Four themes were present within the responses to the second open-ended question, including providing more funding, more certified staff, appropriate treatment space/facilities, and continuing education (Table 5).
Table 5: Sample responses to open-ended questions (chosen responses based on recurring themes)
The survey examined the recommendations set forth in the Appropriate Medical Care for the Secondary School-Aged Athlete summary statement published by NATA3. This study specifically reviews information related to statements 1 and 5.
Consensus statement point 1: ‘Develop and implement a comprehensive athletic healthcare administrative system’
The development of proper administrative procedures should be a critical component of all public facilities operations. One of the primary components of the administrative system should be proper education and oversight of the athletics program. When no qualified medical personnel, such as an athletic trainer, is present at athletic events, coaches and other athletic staff are often relied upon to provide first aid and manage injuries to the participants. Ensuring that the athletic staff has proper knowledge in the areas of first aid, CPR and management of injuries is essential to the long-term health and safety of all those participating.
Through this study, the authors were able to assess the overall athletic staff’s certification rates. One-third (33%) of the schools reported that they always required the coaching staff to maintain certification. Similarly, 31% reported that they never mandated all coaches remain certified in CPR and first aid. These numbers are consistent with a previous study that found less than 50% of coaches in rural South Dakota were currently certified in CPR and first aid28. According to the state athletic association, all coaches must achieve certification initially in CPR and first aid, but there is currently no requirement to maintain certification.
The academic preparation of high school coaches across the USA is typically in the form of an undergraduate physical education curriculum. Compared to an athletic trainer or other allied health professional, the level of preparation and coursework in this field committed to first aid and injury management and prevention is significantly lower. Unfortunately, in the absence of an athletic trainer at the high school, the coach is forced to assume the role of the medical provider and manage and treat injuries that have the potential to become life threatening.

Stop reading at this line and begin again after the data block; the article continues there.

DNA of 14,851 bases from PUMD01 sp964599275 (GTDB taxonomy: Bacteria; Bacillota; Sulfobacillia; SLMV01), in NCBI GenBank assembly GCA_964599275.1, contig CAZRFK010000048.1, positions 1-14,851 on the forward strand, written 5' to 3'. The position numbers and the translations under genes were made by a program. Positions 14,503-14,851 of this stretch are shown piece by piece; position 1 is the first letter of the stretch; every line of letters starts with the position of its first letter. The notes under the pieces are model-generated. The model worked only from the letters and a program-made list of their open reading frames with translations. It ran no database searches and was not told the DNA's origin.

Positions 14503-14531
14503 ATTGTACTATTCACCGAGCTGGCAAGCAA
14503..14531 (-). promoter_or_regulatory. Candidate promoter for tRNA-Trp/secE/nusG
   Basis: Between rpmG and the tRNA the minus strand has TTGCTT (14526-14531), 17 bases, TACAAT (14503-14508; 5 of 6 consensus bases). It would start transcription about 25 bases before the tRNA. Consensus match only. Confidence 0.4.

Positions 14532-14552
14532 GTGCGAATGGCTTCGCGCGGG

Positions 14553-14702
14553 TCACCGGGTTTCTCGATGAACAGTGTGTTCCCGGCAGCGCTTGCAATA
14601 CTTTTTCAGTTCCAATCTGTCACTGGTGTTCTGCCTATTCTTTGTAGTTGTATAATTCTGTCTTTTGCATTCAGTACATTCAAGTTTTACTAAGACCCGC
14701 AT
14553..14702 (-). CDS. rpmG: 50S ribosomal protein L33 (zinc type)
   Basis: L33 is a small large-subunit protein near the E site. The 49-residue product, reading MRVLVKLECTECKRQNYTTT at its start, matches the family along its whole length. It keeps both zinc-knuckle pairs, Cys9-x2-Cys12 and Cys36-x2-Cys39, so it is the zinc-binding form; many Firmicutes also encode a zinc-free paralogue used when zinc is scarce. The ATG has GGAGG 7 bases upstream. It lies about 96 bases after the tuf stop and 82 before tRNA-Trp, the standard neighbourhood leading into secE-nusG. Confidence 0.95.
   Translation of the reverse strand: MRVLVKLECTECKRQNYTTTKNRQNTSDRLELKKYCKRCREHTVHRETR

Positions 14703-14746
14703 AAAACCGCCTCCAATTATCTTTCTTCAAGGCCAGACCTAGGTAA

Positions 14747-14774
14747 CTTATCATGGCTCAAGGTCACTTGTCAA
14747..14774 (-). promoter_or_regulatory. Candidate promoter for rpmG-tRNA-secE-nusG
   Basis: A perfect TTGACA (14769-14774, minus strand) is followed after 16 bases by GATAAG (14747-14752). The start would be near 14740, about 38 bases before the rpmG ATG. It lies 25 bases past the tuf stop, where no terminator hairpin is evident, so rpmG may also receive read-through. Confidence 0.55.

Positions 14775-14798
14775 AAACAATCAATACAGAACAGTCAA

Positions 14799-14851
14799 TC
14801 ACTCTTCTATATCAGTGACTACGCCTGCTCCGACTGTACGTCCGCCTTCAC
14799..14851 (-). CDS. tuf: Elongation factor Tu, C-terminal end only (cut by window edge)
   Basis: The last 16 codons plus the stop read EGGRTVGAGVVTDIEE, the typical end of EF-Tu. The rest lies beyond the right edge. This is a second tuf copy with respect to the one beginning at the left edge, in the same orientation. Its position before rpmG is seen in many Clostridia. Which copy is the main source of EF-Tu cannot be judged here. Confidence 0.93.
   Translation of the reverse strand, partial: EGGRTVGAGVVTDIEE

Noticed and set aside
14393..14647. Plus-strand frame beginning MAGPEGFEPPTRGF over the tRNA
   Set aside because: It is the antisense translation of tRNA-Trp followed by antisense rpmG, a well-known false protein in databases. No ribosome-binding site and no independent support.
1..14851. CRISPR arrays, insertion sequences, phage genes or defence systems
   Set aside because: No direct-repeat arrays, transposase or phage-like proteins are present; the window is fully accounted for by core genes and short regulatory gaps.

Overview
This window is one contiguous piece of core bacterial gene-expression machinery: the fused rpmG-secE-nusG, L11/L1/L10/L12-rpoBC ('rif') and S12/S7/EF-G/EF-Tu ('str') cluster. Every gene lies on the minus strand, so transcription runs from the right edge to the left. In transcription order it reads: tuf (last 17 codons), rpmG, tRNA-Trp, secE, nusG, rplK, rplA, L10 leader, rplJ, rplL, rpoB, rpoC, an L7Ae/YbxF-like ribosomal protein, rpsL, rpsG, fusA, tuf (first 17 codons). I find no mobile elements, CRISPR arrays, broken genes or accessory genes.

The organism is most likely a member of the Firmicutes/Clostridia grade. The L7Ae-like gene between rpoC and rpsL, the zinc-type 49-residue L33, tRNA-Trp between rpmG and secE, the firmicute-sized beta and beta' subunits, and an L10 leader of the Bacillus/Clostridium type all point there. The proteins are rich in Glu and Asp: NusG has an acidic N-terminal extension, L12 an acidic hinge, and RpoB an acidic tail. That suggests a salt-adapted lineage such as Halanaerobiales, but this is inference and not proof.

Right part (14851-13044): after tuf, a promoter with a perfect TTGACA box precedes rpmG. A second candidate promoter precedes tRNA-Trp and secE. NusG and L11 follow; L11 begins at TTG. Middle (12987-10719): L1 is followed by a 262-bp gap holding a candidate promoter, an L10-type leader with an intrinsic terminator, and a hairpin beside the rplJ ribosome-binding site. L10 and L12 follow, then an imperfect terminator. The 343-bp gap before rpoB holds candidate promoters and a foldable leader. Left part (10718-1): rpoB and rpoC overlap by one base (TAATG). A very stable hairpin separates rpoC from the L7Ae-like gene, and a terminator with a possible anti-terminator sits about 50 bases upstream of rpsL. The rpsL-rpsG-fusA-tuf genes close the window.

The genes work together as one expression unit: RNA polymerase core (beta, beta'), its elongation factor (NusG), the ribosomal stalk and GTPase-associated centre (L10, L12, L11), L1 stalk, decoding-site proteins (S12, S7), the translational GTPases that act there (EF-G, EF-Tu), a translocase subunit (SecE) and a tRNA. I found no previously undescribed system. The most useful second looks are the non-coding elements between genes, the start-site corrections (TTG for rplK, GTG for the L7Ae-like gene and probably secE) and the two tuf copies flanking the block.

Numerous studies have demonstrated the relatively low knowledge of high school coaches in regards to a variety of health-related issues associated with athletic participation, specifically in the management and recognition of concussion symptoms29,30, as well as alarmingly low passing scores on a first aid31, and knowledge of fluid replacement and hydration strategies32. The present study did not assess the coaches’ knowledge in this area; however, the implementation of a healthcare administrative system with individuals possessing knowledge in these areas or at minimum enhancing education in the coaches is essential in reducing the risk of serious injury. It has been documented that knowledge has increased after completion of educational workshops instructing coaches on management of sports related injuries33. This should be an important consideration when assessing the needs and planning of every interscholastic athletic program.
Consensus statement point 5: ‘Develop and implement a comprehensive emergency action plan’
The implementation of a comprehensive EAP is another method designed to decrease the risk of death in athletes24,34,35. This emergency plan should encompass all aspects of medical care including implementation of care to be provided, equipment available to be used in case of an emergency, communication methods to access emergency medical services and activate the emergency response, and transportation methods to and from the facility for injured and non-injured individuals24.
It has been previously reported that 79% of individuals suffering from sudden cardiac arrest survived in locations where an EAP was published compared to a 44% survival rate in locations where there was no EAP36. The results of the present study showed that only 38% of the schools in the state had a published EAP for all of the athletic venues and 36% reported that they did not. Currently, not all states have mandated that employment of athletic trainers or EAPs be present. Legislation requiring increased levels of health care and emergency planning in high schools has proven effective in Hawaii, which requires athletic trainers to be employed at every high school37, and in Tennessee, which saw an increase in EAPs and AEDs in the high schools after legislation was passed38.
Recently, there has been a major public effort to get AEDs and EAPs in all places where the public gathers, in order to decrease the risk of out-of-hospital mortality. AEDs are a widely accepted out-of-hospital method to provide care to an individual experiencing a cardiac event. Schools that possess written EAPs also tend to have an AED program in place to deal with sudden cardiac arrests39. This illustrates the need for every school to have a written EAP and associated cardiac care plan to increase the survival rates of individuals with a sudden cardiac condition. This 'chain of survival' concept has been widely recommended by the American Red Cross as well in the literature40.